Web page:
Why Scientology Is Nonpolitical

“I hereby declare Scientology to be nonpolitical and nonideological.

Scientology is for a free people and is itself on this date declared free of any political connection or allegiance of any kind whatever.”

— L. Ron Hubbard 


That date was June 14, 1965. Years before I was born and many years before I became a Scientologist, on that day Scientology was declared by its founder to be free of any political allegiance.

Personally, I find this comforting.

The White House
Image by Maxx-Studio/Shutterstock.com

As this election has approached, my social media newsfeeds, my conversations with friends and family, what I saw on television or read in magazines seemed to all be about politics.

Mostly, it was full of allegiances.

Some individuals and media sources were blatant in their support of a particular party, candidate or ideology. Some were more subtle, and even their followers didn’t seem to pick up on the biases that were there. But there was lots of politicizing going on.

Have you seen it, too?

So we grant others the same right: let them speak for themselves about their beliefs.

In our household, as Scientologists and parents, we strongly believe in teaching our children to think for themselves. So, we have a few basic rules for interacting with peers, friends and family about politics (it also extends to pretty much all topics):

1. We listen respectfully, even if we disagree.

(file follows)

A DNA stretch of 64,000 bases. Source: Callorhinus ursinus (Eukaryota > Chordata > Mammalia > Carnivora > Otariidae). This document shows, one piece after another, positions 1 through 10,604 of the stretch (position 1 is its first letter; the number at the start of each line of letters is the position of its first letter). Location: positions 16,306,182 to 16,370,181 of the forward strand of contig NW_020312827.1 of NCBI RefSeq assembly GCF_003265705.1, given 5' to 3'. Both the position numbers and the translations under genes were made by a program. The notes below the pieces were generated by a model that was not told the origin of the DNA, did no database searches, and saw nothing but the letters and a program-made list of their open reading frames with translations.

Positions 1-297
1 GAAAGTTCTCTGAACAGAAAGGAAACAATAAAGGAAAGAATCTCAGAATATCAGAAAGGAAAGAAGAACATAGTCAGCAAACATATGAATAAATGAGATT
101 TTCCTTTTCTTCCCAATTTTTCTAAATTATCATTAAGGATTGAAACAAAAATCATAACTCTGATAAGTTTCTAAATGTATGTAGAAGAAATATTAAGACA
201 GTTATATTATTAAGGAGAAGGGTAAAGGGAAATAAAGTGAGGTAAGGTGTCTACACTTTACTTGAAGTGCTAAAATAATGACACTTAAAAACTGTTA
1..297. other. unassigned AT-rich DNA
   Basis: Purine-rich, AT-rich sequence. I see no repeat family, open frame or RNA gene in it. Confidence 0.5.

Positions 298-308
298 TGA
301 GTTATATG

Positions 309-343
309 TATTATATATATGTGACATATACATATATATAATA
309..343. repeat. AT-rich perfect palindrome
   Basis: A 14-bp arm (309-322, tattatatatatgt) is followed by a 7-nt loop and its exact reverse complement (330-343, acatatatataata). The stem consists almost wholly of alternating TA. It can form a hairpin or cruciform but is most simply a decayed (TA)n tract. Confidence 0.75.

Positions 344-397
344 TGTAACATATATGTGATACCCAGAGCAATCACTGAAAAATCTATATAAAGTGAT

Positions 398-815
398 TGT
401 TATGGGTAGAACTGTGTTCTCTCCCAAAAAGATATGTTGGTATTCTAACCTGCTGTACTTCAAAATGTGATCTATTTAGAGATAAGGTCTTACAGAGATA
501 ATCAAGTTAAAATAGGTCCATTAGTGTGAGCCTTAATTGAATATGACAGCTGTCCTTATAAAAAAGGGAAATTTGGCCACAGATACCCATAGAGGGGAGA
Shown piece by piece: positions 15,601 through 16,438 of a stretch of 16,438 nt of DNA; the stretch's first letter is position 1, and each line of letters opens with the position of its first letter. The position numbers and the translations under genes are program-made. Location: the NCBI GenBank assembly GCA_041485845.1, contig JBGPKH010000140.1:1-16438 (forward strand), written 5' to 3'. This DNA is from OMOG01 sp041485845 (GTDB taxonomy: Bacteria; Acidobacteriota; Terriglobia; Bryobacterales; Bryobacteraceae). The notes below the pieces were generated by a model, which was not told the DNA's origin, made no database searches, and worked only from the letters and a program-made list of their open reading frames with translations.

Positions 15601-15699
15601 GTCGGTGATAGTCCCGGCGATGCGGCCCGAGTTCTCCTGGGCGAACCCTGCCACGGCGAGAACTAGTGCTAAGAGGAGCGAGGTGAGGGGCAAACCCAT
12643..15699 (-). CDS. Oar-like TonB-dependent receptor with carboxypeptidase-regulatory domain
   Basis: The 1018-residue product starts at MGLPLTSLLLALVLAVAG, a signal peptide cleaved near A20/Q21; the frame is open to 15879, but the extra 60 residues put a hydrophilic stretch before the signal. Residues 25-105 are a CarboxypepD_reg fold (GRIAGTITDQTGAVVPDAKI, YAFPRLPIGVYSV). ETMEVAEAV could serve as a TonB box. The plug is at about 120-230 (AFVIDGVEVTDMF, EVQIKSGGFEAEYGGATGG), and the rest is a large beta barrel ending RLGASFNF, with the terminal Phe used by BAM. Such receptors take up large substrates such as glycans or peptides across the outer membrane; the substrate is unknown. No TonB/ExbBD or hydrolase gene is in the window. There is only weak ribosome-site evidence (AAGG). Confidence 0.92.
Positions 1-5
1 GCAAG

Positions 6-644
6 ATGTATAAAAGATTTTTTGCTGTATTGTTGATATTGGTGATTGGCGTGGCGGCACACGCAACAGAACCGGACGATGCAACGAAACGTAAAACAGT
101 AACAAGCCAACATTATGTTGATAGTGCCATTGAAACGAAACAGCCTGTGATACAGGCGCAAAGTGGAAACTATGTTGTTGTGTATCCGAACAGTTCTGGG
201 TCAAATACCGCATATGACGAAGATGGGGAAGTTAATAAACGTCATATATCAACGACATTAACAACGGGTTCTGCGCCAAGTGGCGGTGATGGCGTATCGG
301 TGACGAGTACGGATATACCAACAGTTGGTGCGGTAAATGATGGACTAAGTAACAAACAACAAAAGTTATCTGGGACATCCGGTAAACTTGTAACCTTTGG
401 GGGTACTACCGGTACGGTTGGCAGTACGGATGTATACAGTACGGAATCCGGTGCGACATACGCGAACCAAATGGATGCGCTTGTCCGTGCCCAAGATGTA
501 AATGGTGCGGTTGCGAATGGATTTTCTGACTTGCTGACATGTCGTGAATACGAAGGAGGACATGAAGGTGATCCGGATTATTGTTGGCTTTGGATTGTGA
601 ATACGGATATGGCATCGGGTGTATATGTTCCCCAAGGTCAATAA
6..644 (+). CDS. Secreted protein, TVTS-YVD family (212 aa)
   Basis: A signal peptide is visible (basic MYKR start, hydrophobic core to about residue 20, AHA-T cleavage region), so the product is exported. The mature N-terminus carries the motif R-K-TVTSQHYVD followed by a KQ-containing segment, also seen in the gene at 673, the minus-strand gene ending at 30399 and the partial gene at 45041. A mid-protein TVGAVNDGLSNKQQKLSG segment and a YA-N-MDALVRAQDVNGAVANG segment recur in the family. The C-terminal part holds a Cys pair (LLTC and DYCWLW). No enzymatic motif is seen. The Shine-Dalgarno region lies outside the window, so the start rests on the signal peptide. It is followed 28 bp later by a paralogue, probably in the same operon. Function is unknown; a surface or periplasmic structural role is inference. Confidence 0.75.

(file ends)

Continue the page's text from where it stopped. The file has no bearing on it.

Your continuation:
2. We consider other perspectives, even if we initially don’t like them.

3. We like to let people speak for themselves. For example, when Democrats say “Republicans believe ____” or when Republicans say “Democrats believe _____” we investigate those beliefs from the perspective of the person who espouses them, not their opposition. This guideline is helpful in talking about any group of people of any political orientation, race or religion—anything.

4. We challenge ourselves to consider other points of view. If everything we are hearing sounds the same, we’re probably missing diversity. We seek out other perspectives, including those voices who are often marginalized, when considering any topic.

Point number 3 has been particularly useful given that we ourselves are members of a minority religion. We have experience with this sort of thing. What other people say we believe often isn’t true. What right do they even have to tell us or anyone else what we believe?

So we grant others the same right: let them speak for themselves about their beliefs.

And let each person decide for themselves whether or not they agree with what they hear.

We don’t have these rules up on the wall or anything. They are really just our guidelines as a family.

But I wouldn’t mind at all if our nation adopted them, too. 

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